Joel doesn’t always tell me a lot about the people he treats at work, but every now and again he’ll share stories he’s proud of, and I listen and praise him because I know that feeling valuable is more important to a career than bringing home a pay check. He’ll tell me that an elderly man who suffered tremendous pain in his legs his whole life, for the first time ever, now lives pain-free. He’ll tell me how that sweet old man cried in front of him with relief and gratitude. He’ll tell me how it made his day. He’ll tell me about sick children he got better. Women he helped get pregnant. (Acupuncture, you guys, acupuncture.)
Some days, though, the stories leave us lost. A cancer diagnosis that won’t get better, tiny children left behind. Suicidal daughters. Desperate, hysterical mothers. Women booking brain surgery appointments for their children. Men destroyed by chemo. Wives facing depression. Husbands who can’t have children. Health and life conditions causing the kind of suffering you don’t have a compass for. Oftentimes the kind of grief that can’t be cured, only carried.
He looks away sometimes, at the end of these stories, the silence filling the gaps that words never could. I see it in his eyes then – a flicker moving across them that changes his whole face – and it is one there is no answer to.
What is this life?
It’s a strange time of year, like a coin with two sides. Heads you win, tails you lose; a time that by sheer chance you land amongst rainbows and unicorns proclaiming right next to Michael Buble’ and Andy Williams that – yes – it’s the most wonderful time of the year. But a split second longer and you land on the other side, falling with a thud within everything that seems impossible to fathom. You land on tails? This gig is up, folks. You get pain for Christmas.
Last night we took the kids to see the Christmas lights at a local church. There were words like JOY and PEACE and LOVE lit up in twinkly lights. The kids ran from sign to sign, shrieking look at this one Mummy! and I felt the familiar tug on my heart from a string that runs directly into my soul, where my love for them rages. There were two separate signs lit up in bright lights saying the same thing: Jesus is the reason for the season. My eyes hovered on them while I had a moment, panic rising in my throat a bit, because I thought: is He? Oh God, I totally need to sort this Jesus thing out. I’m a mother now. I’m shaping people.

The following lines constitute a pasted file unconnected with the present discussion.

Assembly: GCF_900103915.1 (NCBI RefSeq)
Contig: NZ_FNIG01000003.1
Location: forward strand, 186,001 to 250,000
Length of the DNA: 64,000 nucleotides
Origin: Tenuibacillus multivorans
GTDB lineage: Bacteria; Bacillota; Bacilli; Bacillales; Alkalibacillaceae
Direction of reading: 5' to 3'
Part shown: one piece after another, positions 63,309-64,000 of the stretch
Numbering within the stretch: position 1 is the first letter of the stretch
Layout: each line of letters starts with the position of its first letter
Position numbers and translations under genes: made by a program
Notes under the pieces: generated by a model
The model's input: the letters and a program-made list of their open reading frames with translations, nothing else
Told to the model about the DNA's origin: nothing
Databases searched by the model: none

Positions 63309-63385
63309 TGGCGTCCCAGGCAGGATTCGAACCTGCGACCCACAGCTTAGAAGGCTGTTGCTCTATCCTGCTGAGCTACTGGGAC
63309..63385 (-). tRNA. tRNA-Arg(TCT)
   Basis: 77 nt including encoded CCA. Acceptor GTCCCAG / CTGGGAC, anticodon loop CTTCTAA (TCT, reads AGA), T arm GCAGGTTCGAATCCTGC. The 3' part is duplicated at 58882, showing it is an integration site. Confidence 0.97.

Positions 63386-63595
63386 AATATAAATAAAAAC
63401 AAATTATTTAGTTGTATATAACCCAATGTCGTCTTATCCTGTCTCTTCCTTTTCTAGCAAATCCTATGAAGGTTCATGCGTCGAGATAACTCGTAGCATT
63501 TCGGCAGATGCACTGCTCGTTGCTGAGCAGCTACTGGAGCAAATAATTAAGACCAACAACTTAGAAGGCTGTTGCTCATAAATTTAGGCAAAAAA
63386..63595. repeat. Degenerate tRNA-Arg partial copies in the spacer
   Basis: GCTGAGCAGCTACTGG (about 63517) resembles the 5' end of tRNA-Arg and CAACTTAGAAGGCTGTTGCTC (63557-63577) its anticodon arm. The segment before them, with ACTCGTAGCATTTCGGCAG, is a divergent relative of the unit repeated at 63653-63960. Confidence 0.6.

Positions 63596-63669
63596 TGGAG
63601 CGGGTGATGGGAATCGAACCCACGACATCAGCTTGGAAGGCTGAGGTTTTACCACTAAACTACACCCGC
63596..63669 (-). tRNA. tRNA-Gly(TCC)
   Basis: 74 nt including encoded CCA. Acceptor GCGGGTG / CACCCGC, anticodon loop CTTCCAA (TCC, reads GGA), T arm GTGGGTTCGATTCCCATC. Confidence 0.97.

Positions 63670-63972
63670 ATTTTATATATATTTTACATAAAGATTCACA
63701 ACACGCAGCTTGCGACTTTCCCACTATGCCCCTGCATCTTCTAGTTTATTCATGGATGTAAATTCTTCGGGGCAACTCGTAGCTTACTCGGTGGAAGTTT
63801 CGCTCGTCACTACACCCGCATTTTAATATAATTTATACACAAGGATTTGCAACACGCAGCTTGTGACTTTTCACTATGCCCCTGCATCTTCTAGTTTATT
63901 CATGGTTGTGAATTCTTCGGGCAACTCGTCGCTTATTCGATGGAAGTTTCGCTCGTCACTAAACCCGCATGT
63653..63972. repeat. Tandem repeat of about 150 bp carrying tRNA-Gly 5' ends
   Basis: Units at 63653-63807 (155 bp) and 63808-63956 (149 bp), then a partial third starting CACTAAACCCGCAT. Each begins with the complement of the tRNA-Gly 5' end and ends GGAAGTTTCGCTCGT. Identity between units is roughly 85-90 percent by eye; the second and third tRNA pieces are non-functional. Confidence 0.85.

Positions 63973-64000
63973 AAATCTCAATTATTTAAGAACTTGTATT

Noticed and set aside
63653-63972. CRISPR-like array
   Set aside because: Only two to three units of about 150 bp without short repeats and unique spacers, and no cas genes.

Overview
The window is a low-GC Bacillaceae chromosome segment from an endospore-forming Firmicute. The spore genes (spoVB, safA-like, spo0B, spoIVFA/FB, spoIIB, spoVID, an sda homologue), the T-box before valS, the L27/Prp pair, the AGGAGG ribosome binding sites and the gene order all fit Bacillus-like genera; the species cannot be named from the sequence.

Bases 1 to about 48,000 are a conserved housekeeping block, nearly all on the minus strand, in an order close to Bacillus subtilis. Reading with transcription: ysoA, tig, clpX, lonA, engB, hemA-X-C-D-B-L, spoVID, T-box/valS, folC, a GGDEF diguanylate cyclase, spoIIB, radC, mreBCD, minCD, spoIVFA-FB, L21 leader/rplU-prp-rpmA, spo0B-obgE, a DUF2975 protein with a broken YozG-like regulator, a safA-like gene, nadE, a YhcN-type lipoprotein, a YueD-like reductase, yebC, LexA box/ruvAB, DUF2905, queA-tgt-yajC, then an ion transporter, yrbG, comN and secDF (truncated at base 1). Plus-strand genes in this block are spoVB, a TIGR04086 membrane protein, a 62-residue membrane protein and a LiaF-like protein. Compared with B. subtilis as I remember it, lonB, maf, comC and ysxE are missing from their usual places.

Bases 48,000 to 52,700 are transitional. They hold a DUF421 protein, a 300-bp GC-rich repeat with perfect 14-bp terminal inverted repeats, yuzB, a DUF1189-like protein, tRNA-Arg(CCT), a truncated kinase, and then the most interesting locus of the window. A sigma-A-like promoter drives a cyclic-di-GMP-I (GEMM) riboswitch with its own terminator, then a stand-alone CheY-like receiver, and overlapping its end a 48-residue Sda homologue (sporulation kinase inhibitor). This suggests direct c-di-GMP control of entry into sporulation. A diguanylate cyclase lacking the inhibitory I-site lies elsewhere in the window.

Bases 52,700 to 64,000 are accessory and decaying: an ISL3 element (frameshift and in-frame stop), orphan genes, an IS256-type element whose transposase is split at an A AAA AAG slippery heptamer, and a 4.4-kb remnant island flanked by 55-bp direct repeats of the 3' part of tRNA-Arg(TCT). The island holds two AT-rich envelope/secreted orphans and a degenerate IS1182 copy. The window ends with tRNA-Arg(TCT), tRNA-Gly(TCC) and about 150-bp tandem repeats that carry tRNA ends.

I have children who are yet to see the world as it really is, only how I tell them it is. They don’t yet know that Christmas is the worst time of the year for some. They don’t about the mothers who have lost their babies and the daughters who have lost their dads and the families full of dysfunction and the world full of its pain and suffering that make times like Christmas sting. They don’t know what it means yet when signs flash Jesus is the reason, and I don’t yet need to find my own groove when describing God’s place in Christmas. They see baby Jesus lying in a manger and all they want to do is climb the fence and go steal him because babies are the best, you guys. And even if I wanted to carefully describe a version of Christianity I was happy with, they’re too young to even care. I was trying to explain empathy and compassion the other day to Ella and afterwards, while looking at me intently, me all best-mother-ever-I’m-totally-nailing-this vibes, she said, “Mum? Can I have some chocolate?”
Right now, this Christmas, they have gaps in their teeth and lopsided pigtails. They want to know when they can eat cookies and visit my brothers and go see Santa. And so I take my cozy-home-making, tradition-instilling, make-sure-they-know-they-belong-and-are-loved job extremely seriously. Because that, too, is the reason for the season. And yet,something in the air at church last night urged me to assess what it is I’ll tell them about God and Jesus. Because while there are many parts of Christianity I reject, throwing the baby out with the bath water means I miss the other parts which matter. My kids do, too. And so, as always, my faith hovered in a cloud above me as I questioned how to walk this path with my children.